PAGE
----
"Sergio Leone: The Italian Who Invented America": Sergio Leone's legend becomes a documentary

Oct 24, 2022 1806

His son Andrea recounts: "Once Upon a Time in America was supposed to be called Once Upon a Time: America but my father said the title was too 'cocky.'" It took almost 40 years and a beautiful documentary film for us to realize that, at least on that occasion, Sergio Leone was too humble. And perhaps it is no coincidence that the title of the film written and directed by Francesco Zippel, presented as a world premiere at the Venice International Film Festival, has a much more "presumptuous" title than that of Leone's masterpiece.

"The Italian Who Invented America". Exaggerated? Not if directors from different eras and genres, from Steven Spielberg to Martin Scorsese, Quentin Tarantino, Giuseppe Tornatore and Damien Chazelle, cartoonist Frank Miller, actors such as Robert De Niro, Eli Wallach (2014 interview), Jennifer Connelly and Carlo Verdone, certify it. And logically Clint Eastwood, his children Raffaella, Francesca and Andrea, and old interview clips with Ennio Morricone.

One hundred and seven minutes of anecdotes old and new, of distinguished testimonies tracing Leone's life, a tribute to one of the great legends of world cinema, too hastily passed over in film history only for being the inventor of the spaghetti western. It is an unprecedented portrait of a visionary and deeply cultured man who lived and breathed cinema from its inception and whose output continues to live and influence the film world. The film was born out of a meeting between director Zippel and Raffaella Leone.

"As a child, I was thunderstruck by The Good, the Bad and the Ugly," Zippel says, "and when Raffaella Leone proposed to me to tell the story of her father in a documentary, I felt that everything was coming back. I wanted to try not only to tell the story of Leone, but also to clarify how his cinema and creative genius are still central and sources of inspiration for the greatest contemporary filmmakers. All the great artists who joined the film are the most beautiful confirmation of that."

Yeah. One only has to listen to some of the film's protagonists. Steven Spielberg: "No one has ever been able to make films like him, he could tell stories. I would like to thank him for the many ideas he inspired me through his films. For me he will always be the giant on whose shoulders I was able to lean." Martin Scorsese: "He is contemporary. The beauty of his films lies in modernism and boldness. He and Peckinpah extrapolated the mythic aspect of John Ford's films and took it in another direction. Specifically toward capitalism, oppression, exploitation." No doubt Quentin Tarantino: "I think his films mark the beginning of modern cinema. I learned from the grandeur of how he used dolby and all his film technique and his editing rituals. I learned and assimilated everything I could."

But his younger colleagues also pay tribute to him. Damien Chazelle, 37 the youngest director to win an Oscar, describes Leone's legacy to us this way, "There are peculiarities of his films that stick in the mind and don't seem related to a specific period, his films seem as contemporary as when they came out and in theory will continue to be so for decades to come." Logically, the most important part of the film is devoted to westerns, from the Dollar Trilogy to Once Upon a Time in the West. But why did Leone's westerns "invent America"? Sir Christopher Freyling, the director's foremost scholar, has his own theory: "In the 1960s we all loved westerns, but we didn't believe what they represented. What Leone succeeded in doing was telling a story to a generation that no longer believed in it."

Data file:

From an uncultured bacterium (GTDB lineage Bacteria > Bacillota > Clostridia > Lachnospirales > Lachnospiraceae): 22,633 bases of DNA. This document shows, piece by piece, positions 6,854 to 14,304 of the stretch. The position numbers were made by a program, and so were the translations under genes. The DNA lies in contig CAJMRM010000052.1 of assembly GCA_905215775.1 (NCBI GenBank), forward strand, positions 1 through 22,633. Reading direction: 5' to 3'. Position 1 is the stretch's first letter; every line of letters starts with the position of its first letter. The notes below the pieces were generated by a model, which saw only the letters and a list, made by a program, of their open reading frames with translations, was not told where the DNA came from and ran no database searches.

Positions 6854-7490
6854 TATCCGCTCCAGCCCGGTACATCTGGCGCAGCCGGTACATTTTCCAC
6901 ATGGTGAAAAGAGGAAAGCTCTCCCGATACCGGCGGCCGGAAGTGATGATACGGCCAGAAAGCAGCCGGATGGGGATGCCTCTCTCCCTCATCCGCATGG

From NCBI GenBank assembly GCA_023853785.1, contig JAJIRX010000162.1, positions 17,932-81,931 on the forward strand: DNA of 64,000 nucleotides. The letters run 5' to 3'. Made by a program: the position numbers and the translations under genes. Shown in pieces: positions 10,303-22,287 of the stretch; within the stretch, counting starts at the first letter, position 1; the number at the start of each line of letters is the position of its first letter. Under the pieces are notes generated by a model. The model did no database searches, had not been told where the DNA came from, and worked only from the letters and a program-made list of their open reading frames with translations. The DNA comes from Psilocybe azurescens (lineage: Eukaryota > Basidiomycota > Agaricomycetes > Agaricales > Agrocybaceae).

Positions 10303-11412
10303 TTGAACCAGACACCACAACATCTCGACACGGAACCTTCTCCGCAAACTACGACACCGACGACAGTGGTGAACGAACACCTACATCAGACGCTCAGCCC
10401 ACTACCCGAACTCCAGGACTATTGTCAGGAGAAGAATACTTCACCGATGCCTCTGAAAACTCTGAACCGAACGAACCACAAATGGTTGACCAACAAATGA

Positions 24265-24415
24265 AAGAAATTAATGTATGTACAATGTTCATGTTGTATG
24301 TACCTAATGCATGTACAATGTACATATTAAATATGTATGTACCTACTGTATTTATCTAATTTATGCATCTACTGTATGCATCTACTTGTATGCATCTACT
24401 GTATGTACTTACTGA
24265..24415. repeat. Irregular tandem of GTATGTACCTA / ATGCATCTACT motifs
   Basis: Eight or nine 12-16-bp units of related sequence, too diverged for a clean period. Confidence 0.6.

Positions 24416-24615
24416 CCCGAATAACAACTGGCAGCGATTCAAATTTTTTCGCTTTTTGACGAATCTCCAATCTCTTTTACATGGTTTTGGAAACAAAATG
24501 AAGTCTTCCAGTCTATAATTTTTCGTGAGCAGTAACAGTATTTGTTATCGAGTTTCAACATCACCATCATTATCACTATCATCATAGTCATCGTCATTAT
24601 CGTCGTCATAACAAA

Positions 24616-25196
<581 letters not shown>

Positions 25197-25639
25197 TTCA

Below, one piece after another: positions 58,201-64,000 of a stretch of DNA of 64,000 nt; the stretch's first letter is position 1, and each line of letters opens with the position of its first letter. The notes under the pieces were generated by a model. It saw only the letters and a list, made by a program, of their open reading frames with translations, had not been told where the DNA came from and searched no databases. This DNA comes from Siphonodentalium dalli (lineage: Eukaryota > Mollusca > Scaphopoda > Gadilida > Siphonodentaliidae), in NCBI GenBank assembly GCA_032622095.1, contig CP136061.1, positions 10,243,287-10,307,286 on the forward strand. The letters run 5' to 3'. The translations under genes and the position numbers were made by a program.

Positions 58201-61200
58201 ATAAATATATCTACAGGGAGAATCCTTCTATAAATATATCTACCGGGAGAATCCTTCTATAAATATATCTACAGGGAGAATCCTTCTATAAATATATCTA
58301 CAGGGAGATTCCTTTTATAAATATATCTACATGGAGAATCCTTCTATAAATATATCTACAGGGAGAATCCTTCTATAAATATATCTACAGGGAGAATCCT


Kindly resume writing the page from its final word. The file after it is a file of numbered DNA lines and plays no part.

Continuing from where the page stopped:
All correct, but not enough to justify the enormous success of Leone's westerns. Without bothering with sociological analyses and "lofty" concepts, Leone himself provides the explanation for the phenomenon with a very simple but very effective comparison: "In Ford's films when an actor opens a window it is always to look at the immense future in front of him. In my films when they open a window they are only terrified of getting a ball between the eyes." Cineteca di Bologna director Gian Luca Farinelli broadens the discourse: "After 70 years of cinema being the art of synthesis, Leone told us that cinema can also be the art of telling the waiting, that nothing is happening and this thing belonged to literature and not to cinema."

Zippel, however, does not stop at the directorial Leone, but also delves into his private life, his relationship with his children who were always present on the sets, always at the center of his life. And he lets us discover a little-known side of his character, far from the gruff and disenchanted Leone we all know. He does so through the tears of Jennifer Connelly, the 12-year-old Deborah from Once Upon a Time in America, as she recalls the set of the film, "Sergio was lovely. I still get emotional when I think about it. He was so sweet because he was so fatherly and caring and protective. He asked me if I wanted to shoot the first kiss scene: 'We can do it another day if you don't feel ready.' Who else acts like that?" In short, a film that does justice to the director who dreamed as a child on the steps of Viale Glorioso, thanks to the testimonies of artists who won 15 Oscars. But which in the end does not answer the question that Leone's fans, and not only them, have always been asking: how was it possible that The Italian Who Invented America did not take in his long career even one nomination for the statuette? The title of the next film dedicated to Sergio Leone could be The Mysteries of Hollywood.


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